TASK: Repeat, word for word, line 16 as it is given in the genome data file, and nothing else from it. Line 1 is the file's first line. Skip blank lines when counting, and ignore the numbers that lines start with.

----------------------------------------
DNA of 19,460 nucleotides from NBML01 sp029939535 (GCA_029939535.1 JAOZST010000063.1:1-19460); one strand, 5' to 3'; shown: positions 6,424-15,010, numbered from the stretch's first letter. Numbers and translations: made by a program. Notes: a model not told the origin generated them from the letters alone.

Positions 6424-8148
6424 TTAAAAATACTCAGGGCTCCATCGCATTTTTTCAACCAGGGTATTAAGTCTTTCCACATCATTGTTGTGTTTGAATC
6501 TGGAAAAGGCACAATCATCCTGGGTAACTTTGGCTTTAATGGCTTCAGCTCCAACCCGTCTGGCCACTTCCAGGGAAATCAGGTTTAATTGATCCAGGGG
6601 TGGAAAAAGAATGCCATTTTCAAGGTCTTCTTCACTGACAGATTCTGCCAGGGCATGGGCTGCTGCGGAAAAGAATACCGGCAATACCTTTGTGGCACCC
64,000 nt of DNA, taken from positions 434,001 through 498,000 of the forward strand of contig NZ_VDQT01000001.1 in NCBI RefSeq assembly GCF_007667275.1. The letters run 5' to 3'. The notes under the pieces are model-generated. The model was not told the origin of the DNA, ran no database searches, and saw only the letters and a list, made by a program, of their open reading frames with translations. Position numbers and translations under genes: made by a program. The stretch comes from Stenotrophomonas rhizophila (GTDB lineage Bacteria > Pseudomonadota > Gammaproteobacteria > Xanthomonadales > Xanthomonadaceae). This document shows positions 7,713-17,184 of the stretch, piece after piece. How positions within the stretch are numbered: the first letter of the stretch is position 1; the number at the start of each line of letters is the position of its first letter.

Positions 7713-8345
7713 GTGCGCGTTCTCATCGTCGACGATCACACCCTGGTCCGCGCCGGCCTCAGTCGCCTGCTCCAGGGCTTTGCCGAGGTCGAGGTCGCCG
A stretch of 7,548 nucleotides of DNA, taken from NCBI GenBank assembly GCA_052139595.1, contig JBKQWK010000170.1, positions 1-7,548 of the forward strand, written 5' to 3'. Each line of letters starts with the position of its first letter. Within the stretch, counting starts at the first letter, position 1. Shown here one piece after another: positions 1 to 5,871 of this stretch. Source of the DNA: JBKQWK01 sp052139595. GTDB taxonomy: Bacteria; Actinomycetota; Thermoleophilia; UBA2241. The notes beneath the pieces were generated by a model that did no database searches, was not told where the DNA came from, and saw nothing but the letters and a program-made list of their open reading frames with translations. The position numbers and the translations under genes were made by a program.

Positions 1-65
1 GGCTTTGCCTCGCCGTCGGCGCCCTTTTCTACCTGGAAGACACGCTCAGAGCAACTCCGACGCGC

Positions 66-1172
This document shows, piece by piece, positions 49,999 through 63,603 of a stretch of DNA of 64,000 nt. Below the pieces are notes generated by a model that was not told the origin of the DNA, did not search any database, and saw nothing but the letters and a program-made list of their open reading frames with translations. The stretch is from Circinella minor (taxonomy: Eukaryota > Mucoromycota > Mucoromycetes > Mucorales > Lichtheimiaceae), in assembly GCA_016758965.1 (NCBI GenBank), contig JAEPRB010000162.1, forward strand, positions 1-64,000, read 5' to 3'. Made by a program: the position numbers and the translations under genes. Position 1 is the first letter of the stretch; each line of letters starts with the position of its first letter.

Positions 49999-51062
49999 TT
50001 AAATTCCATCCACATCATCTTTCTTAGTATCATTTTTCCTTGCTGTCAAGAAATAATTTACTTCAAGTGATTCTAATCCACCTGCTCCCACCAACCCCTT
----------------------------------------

50001 AAATTCCATCCACATCATCTTTCTTAGTATCATTTTTCCTTGCTGTCAAGAAATAATTTACTTCAAGTGATTCTAATCCACCTGCTCCCACCAACCCCTT